Dentistry Major and Undergraduate Degree Program Information
A Bachelor of Science degree program with a concentration in pre-dentistry can provide a solid academic background for dental school. A science major can also prepare students for the Dental Admission Test (DAT), which is required for entrance to all dental schools.
While students participating in pre-dentistry programs may earn a bachelor's degree in any field, they often major in a science, such as biology or chemistry. Pre-dental programs typically include two years of pre-dental coursework, which is required for admittance to many dental schools. Regardless of a student's major, undergrads enrolled in pre-dental programs are usually required to take a significant number of dental school prerequisite courses in science and math.
Additionally, pre-dentistry students are often assigned to academic advisors who assist with the dental school application process. Some undergraduate programs are designed so that students can be admitted to dental school after three years of undergraduate coursework. A student who is admitted on an early-entry basis may complete his or her bachelor's degree while enrolled in dental school.
- Prerequisites: High school diploma or its equivalent
- Program Length: Typically four years, though some can apply for early entry to dental school and finish their bachelor's degree after three years.
- Other Requirements: Passing the Dental Admission Test is required for entry into dental school.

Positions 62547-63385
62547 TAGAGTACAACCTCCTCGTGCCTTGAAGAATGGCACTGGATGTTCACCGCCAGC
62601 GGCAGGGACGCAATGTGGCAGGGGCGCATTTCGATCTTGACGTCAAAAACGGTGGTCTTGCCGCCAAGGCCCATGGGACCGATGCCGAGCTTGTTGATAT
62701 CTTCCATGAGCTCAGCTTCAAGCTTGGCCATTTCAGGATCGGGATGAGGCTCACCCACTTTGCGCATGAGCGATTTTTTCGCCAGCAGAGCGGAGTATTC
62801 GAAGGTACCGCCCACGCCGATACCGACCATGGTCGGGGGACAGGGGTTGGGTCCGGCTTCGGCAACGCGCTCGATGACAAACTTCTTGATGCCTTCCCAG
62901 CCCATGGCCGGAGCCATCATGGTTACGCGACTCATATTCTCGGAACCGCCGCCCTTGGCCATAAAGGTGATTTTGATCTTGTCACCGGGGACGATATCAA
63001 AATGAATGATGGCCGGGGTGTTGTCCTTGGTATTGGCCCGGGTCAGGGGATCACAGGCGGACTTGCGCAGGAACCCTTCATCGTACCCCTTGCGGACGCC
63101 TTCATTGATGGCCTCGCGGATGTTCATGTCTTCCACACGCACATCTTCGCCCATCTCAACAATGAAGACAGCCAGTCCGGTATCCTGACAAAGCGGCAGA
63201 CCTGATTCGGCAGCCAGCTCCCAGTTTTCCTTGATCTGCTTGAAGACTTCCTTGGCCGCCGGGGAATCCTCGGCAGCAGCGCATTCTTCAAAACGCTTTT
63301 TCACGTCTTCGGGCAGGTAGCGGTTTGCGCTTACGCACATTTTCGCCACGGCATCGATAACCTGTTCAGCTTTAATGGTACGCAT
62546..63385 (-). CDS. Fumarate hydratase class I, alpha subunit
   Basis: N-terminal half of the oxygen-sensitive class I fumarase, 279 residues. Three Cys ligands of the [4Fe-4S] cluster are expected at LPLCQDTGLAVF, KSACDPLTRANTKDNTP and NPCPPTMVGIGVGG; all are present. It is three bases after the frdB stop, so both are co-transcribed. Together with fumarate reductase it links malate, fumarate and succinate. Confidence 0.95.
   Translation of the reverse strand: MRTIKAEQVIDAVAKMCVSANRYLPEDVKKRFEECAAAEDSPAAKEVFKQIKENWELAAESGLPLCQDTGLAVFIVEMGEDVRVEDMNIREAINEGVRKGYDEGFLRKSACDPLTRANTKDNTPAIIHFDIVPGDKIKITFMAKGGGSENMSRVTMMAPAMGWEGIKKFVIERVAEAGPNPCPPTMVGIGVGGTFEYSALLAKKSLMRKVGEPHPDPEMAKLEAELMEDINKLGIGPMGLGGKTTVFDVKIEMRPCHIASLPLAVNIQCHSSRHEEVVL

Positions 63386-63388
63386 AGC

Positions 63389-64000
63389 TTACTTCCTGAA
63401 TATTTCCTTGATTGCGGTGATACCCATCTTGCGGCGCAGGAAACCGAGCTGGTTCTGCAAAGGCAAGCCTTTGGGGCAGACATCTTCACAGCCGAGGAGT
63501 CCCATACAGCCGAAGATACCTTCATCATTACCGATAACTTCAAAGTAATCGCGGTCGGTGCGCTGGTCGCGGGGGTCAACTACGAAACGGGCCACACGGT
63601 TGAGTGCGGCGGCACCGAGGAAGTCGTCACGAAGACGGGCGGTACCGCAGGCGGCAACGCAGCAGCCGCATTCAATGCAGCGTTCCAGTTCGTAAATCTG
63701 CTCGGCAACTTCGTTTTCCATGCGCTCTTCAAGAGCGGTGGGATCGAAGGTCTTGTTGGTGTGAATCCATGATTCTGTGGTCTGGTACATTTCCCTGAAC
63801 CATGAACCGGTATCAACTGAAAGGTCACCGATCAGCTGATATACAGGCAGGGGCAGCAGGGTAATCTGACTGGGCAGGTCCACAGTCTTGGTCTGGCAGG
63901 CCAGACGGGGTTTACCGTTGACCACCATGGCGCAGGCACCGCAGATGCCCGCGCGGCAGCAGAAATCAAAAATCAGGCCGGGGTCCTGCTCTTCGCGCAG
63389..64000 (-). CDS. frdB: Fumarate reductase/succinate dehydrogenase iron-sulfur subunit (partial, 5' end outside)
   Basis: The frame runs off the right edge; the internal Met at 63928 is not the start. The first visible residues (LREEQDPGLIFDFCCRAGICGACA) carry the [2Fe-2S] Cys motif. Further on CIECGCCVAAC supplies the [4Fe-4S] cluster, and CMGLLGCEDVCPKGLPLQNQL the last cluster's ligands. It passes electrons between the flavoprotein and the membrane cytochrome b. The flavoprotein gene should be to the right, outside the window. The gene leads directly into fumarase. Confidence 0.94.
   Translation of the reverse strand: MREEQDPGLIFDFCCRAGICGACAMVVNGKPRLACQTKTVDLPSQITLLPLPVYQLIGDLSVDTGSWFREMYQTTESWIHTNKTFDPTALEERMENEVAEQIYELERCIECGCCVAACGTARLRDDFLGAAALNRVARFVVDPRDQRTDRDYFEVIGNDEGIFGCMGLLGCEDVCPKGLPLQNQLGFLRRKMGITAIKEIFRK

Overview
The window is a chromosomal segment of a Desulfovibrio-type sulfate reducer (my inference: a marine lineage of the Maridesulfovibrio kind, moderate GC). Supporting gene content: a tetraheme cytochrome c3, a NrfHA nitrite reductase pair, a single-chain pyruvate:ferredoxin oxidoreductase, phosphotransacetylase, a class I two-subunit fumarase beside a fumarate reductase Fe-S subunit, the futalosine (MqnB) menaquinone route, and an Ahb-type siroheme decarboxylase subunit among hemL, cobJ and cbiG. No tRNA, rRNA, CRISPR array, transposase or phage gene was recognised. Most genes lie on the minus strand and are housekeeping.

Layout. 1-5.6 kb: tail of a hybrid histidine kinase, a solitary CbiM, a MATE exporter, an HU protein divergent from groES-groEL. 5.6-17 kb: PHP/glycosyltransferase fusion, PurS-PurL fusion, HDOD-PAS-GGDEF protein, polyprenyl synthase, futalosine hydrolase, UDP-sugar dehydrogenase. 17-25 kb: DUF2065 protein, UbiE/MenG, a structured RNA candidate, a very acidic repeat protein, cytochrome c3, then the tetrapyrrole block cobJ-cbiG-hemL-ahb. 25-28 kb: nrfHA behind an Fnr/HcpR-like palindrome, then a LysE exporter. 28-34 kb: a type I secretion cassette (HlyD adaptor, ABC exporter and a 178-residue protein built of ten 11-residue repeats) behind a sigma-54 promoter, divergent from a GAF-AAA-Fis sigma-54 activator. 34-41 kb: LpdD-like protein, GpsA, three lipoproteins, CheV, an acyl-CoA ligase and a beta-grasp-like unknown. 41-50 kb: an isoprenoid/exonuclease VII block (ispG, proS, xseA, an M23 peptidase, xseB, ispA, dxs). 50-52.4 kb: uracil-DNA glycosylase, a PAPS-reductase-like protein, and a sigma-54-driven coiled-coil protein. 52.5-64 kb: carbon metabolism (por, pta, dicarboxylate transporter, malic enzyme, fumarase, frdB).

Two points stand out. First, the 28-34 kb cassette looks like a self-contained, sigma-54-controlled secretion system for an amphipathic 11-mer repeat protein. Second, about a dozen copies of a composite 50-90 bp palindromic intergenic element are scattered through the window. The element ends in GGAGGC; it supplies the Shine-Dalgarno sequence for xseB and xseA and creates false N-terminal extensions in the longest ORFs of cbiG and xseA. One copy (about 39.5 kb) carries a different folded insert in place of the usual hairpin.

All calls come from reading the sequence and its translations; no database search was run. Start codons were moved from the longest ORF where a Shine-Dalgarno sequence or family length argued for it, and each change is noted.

Bachelor of Science Degree in Pre-Dentistry
College admission requirements typically include submission of high school transcripts and ACT or SAT scores. Pre-dentistry programs generally do not have additional educational requirements; however, high school students interested in a career in dentistry are encouraged to take upper-level high school courses in biology, chemistry, physics and math in preparation for college coursework in those subjects.
Pre-dental students are encouraged to study biochemistry, physical chemistry, anatomy and physiology. Before taking the DAT students must often complete the following courses:
- Introductory biology
- Introductory chemistry
- Organic chemistry
- English composition
- College physics
Employment Outlook and Salary Information
Most dentists are general practitioners who are self-employed. The U.S. Bureau of Labor Statistics (BLS) (www.bls.gov) predicted 16% job growth for dentists in general practice for the 2012-2022 period. Job growth is expected to be fueled by the demand for increasingly complex dental services to an aging population. The BLS reported 2014 median annual wages of $149,540 for general dentists.
Continuing Education Information
As of 2008, the BLS reported that there were 57 dental schools in the U.S. that were accredited by the American Dental Association (www.ada.org). Pre-dental students typically apply to dental school the year before they wish to enroll. Dental school generally takes four years to complete and students graduate with a Doctor of Dental Surgery (DDS) or Doctor of Dental Medicine (DMD) degree.
Postdoctoral programs in dentistry are also available for dentists who want to specialize or pursue teaching or research careers. There are nine specialties recognized by the ADA, including pediatric dentistry, orthodontics and oral surgery. All states require that dental school graduates pass the National Board Dental Examinations and become licensed before being allowed to practice. Some states also require licensing in specialty areas.